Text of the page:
Is it any wonder that many millions of Americans view would-be exculpatory statements made by automotive executives at press conferences and before congressional bodies with a strong measure of cynicism?
How much backpedaling, restating, rationalizing and no-comment responses have American consumers grown accustomed to hearing over the years?
Well, a lot frankly, and relating to a mind-numbing array of industry shortcomings.
And what is patently chilling about many after-the-fact responses uttered by the designated talking heads of car companies is that they relate to very serious matters.
To things like unanticipated and sudden vehicle acceleration, for example. Faulty ignition switches that render steering problematic readily come to mind. So, too, do vehicle fires, exploding air bags, abysmal crash-test results and myriad other things.
In fact, there have been scores of millions of safety-related vehicle recalls prompted by accident concerns announced in the United States in recent years. Sadly, and based upon the clear signals that emerge in recounting that history, it is unlikely that any marked decrease in such recalls is forthcoming.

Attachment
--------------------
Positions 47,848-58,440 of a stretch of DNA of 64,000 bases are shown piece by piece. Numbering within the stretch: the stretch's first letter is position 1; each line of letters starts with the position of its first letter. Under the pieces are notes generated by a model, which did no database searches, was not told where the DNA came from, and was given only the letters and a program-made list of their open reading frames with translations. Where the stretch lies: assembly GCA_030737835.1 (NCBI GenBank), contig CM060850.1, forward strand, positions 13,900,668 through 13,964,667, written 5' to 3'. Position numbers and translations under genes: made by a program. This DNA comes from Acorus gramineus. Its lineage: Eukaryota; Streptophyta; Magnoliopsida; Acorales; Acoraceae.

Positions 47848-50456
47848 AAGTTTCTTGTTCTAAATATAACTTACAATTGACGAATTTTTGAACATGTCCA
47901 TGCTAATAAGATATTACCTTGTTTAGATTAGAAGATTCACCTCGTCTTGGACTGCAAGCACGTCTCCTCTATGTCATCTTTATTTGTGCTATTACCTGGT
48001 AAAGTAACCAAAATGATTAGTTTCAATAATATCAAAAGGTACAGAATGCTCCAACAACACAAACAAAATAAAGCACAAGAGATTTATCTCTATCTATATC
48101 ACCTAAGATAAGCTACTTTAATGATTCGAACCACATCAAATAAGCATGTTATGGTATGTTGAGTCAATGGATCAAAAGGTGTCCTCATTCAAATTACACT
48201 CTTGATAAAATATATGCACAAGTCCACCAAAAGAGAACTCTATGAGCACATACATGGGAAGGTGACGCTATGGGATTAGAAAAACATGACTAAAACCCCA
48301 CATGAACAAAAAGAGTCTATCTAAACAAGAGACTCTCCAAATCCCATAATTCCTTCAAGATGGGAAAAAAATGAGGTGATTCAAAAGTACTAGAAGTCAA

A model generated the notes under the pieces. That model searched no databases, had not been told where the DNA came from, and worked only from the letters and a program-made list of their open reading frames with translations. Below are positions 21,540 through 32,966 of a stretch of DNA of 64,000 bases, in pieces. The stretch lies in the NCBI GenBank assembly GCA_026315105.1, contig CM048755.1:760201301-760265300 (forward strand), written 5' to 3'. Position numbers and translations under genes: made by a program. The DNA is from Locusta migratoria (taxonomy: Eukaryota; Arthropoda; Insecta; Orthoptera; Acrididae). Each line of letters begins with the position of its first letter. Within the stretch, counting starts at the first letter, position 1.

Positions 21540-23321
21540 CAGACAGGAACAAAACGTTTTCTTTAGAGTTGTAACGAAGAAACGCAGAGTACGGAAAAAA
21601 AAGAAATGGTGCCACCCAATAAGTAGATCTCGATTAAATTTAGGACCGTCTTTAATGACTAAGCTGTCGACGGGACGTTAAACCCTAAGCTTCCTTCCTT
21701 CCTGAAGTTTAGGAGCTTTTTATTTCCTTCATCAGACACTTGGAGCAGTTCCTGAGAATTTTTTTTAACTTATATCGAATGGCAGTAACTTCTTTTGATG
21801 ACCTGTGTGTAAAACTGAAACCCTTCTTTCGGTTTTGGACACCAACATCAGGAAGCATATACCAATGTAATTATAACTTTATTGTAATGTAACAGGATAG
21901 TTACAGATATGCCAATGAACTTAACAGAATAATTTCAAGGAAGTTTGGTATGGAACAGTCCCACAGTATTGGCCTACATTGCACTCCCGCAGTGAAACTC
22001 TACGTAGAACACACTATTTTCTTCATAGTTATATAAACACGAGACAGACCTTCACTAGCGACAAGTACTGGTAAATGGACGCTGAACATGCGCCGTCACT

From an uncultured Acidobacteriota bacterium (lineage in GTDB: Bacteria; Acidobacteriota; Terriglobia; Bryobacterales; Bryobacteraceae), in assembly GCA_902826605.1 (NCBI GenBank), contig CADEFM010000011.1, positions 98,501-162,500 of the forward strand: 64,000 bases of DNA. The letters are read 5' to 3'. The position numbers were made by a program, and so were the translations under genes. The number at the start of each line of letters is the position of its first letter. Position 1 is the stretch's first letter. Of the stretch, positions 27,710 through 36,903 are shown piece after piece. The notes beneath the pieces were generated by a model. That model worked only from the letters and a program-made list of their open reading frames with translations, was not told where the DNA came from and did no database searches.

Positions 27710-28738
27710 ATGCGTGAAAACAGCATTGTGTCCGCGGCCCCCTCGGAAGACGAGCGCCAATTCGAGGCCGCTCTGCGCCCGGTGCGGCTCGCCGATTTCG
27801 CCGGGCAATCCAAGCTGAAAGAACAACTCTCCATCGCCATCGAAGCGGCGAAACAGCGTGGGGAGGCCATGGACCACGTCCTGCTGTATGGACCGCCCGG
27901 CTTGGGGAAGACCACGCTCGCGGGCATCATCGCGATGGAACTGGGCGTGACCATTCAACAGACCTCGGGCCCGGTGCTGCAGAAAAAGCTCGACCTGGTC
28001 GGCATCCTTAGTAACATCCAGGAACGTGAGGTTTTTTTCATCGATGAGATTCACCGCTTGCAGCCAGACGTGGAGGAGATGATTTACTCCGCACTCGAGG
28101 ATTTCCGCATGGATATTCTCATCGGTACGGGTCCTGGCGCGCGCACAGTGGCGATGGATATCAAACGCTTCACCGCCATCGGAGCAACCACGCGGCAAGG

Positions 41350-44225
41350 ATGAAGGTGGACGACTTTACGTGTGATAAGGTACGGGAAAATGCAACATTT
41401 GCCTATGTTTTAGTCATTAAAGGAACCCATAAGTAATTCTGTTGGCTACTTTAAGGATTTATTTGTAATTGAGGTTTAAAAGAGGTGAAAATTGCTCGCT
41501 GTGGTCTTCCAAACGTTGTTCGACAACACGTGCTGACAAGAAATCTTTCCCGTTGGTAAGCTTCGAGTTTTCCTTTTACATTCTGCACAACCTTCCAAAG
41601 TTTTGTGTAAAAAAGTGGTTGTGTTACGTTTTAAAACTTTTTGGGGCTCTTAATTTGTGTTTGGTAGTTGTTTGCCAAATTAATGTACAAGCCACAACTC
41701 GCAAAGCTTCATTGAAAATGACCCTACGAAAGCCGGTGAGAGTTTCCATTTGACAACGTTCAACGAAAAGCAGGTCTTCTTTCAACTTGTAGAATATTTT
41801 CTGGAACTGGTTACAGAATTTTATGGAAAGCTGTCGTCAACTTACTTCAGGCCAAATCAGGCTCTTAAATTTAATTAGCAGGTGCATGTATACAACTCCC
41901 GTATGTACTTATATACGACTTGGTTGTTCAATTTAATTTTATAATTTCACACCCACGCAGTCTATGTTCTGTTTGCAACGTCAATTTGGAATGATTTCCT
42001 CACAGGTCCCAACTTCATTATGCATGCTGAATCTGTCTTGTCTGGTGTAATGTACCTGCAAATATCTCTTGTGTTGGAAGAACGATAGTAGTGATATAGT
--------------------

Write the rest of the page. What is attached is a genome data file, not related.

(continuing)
As this post is being written, Volkswagen finds itself embroiled in what is certainly one of the biggest auto scandals of all time.
"[H]eads will roll," says one auto industry insider commenting on reports that the automaker may have installed software geared to purposefully defraud pollution testers on as many as 11 million diesel-operated vehicles. That number comes via Volkswagen's own admission and starkly revises a far lower estimate of about 500,000 affected vehicles that was reported in the news late last week.
The company is now facing both regulatory sanctions and a criminal probe in the United States. Regulators and justice officials in other countries are also expected to take action.
It is obviously hard to commiserate with any business entity that is trying to cheat consumers.
And it is certainly easy to get on board with regulators overseeing vehicle makers in an effort to safeguard the public's safety and related interests.
Reportedly, the U.S. Environmental Protection Agency could fine Volkswagen as much as $18 billion for its illegal actions.
Source: USA TODAY, "Volkswagen emission scandal widens: 11 million cars affected," Nathan Bomey, Sept. 22, 2015